For me being a conservationist is not so much a job as a way of life and most of my friends and colleagues would agree. We feel a responsibility to meet our goals to support a community, provide species with a voice, stop the illegal trade of wildlife, amongst others. On top of that we want to feel we have contributed professionally and to gain a sense of personal achievement from the work we carr...

I'm thrilled to be attending & presenting my Namibian leopard research at the upcoming Colorado State University and Pride Lion Conservation Alliance Pathways Africa 2020: Human Dimensions of Wildlife Conference 16-19 February in Kenya, the theme this year is 'Open the Door to Diverse Voices'. The Pathways Conference brings together academics and practitioners from all over the world to discuss cr...

There are a lot of volunteering opportunities out there and it can be hard to choose which one is right for you. It is important that you fully research your shortlist, check their website and social media or attend an event. It is good to chat to previous volunteers to get the inside story. It is important that you are clear on what activities you will be involved in, how often and over what time...

We watched with amazement and excitement at the snow falling on our camp in South Africa in the middle of July, a truly unreal and unique moment, wonderful #memories! #fun #Africa

Happy New Year to everyone from LRC Wildlife Conservation! Make 2020 the year that you seek out the road less travelled as you never know what adventures and wonderment lie beyond if you don't #goforit just #bebrave! #adventuretravel #journey

National parks are critically important areas for wildlife as they provide protection and space. Tourism generates income for the parks which supports their continuous management. My brown hyaena research took me to Pilanesberg National Park, South Africa. The park, with its high mountains, deep valley lakes and spectacular wildlife allows tourist to self-drive inside the park at a relatively low...

It is always more fun when volunteers help you with the more stinky jobs of your project. We created a scent trail for the brown hyaenas to follow by dragging a smelly piece of meat on a wire along the road so we could photograph individuals at our waiting camera traps. As scavengers brown hyaenas have an excellent sense of smell so for us the smellier the drag the better!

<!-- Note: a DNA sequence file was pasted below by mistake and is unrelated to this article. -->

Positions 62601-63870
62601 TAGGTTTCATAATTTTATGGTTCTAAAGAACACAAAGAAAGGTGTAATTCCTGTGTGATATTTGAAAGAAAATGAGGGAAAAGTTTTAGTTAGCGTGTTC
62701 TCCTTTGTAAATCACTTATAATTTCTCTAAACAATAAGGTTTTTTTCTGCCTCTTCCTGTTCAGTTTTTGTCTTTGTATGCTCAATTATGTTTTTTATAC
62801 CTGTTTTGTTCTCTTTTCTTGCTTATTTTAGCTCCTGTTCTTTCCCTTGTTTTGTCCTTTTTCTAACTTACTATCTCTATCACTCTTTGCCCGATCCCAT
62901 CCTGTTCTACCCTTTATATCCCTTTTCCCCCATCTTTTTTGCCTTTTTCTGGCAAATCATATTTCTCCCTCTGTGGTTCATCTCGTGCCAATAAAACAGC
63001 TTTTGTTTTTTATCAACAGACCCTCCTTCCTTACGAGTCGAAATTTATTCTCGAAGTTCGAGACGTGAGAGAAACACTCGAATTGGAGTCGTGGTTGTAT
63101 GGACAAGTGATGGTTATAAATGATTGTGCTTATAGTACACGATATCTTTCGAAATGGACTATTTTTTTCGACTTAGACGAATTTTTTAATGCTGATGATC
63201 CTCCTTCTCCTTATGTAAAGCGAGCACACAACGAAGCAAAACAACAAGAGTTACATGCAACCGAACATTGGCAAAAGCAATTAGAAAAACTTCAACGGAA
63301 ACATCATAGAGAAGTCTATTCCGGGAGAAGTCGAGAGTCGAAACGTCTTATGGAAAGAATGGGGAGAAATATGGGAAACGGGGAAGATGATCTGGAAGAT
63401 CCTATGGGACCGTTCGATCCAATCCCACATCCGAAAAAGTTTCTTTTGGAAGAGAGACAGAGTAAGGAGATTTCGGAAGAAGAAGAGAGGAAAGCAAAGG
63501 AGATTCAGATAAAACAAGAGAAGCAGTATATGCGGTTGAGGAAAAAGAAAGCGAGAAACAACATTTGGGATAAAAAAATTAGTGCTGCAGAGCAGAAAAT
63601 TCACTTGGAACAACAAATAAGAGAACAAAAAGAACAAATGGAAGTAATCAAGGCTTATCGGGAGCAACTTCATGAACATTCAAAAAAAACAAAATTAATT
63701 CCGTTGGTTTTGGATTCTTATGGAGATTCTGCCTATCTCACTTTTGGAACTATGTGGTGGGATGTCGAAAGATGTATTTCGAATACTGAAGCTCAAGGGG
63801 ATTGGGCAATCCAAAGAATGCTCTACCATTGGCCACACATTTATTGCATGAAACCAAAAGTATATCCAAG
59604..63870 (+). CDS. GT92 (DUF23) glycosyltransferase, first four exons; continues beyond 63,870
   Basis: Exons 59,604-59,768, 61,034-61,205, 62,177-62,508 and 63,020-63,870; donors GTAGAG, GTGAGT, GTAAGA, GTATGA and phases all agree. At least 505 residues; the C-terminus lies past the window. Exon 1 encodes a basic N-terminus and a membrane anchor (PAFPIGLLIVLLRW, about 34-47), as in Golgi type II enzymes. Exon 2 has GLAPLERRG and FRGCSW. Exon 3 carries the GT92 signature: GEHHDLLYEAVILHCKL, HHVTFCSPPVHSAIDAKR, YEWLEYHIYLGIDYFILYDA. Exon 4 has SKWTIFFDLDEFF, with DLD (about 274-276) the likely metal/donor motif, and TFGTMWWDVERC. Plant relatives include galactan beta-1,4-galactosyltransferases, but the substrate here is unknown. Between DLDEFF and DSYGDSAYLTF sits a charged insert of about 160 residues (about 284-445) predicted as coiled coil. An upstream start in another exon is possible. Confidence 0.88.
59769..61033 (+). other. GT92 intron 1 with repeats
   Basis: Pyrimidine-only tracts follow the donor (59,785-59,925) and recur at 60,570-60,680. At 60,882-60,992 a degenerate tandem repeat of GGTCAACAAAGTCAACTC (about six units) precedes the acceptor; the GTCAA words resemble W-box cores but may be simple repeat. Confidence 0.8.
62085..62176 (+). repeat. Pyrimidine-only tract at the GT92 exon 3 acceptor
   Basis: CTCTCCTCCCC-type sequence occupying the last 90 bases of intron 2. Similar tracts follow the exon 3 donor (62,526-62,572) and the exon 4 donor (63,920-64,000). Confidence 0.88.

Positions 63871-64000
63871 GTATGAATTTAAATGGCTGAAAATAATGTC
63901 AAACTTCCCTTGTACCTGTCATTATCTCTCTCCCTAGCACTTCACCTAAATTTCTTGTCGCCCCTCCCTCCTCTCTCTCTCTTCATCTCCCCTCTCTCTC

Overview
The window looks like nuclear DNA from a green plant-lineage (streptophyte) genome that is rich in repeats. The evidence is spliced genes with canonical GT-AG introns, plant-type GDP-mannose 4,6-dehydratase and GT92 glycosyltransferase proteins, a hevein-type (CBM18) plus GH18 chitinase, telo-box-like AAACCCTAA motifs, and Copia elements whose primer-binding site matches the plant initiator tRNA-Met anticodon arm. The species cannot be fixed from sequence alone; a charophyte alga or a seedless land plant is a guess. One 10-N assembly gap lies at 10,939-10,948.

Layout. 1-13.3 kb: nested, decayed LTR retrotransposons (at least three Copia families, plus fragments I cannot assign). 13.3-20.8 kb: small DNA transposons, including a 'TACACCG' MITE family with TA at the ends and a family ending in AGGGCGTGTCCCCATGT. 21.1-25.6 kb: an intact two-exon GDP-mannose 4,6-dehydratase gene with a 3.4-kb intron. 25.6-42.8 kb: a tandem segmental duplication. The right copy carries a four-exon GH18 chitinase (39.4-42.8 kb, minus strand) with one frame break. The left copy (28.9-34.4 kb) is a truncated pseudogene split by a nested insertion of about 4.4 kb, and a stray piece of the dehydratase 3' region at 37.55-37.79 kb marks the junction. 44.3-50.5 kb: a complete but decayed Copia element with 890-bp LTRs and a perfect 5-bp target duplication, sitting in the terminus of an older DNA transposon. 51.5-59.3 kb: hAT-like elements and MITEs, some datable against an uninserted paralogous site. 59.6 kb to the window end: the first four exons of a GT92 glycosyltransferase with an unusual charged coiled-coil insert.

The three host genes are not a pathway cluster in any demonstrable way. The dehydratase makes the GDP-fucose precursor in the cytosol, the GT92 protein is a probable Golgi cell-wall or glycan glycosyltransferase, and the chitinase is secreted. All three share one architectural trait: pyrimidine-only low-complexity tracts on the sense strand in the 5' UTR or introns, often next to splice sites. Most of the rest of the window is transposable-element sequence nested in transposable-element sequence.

Joining a research expedition, giving your time, can be a great way to contribute to conservation efforts, meet like minded people and explore new areas.

I was a scientific team leader for 4 years as part of my brown hyaena research. Volunteers would join the project throughout the year. This allowed me to quickly collect data that alone would have taken considerably longer. Their much needed finan...

Knowing where to start to build a career in conservation can sometimes feel a bit daunting as there many different routes and choices.

I decided that volunteering on a conservation expedition would be the best way forward. Before heading to university, I went to Southern Tanzania for three months during which I would get involved in a variety of different survey techniques from vegetation and small...

2019 marks my 19th year of working in international conservation. I feel that this milestone needs to be celebrated, I'll be doing this by looking back over my time in conservation, the lessons I've learnt, challenges I've faced as well as the charismatic species and people I've worked with. Each thread has interwoven together creating an amazing mosaic of professional and personal experiences. My...

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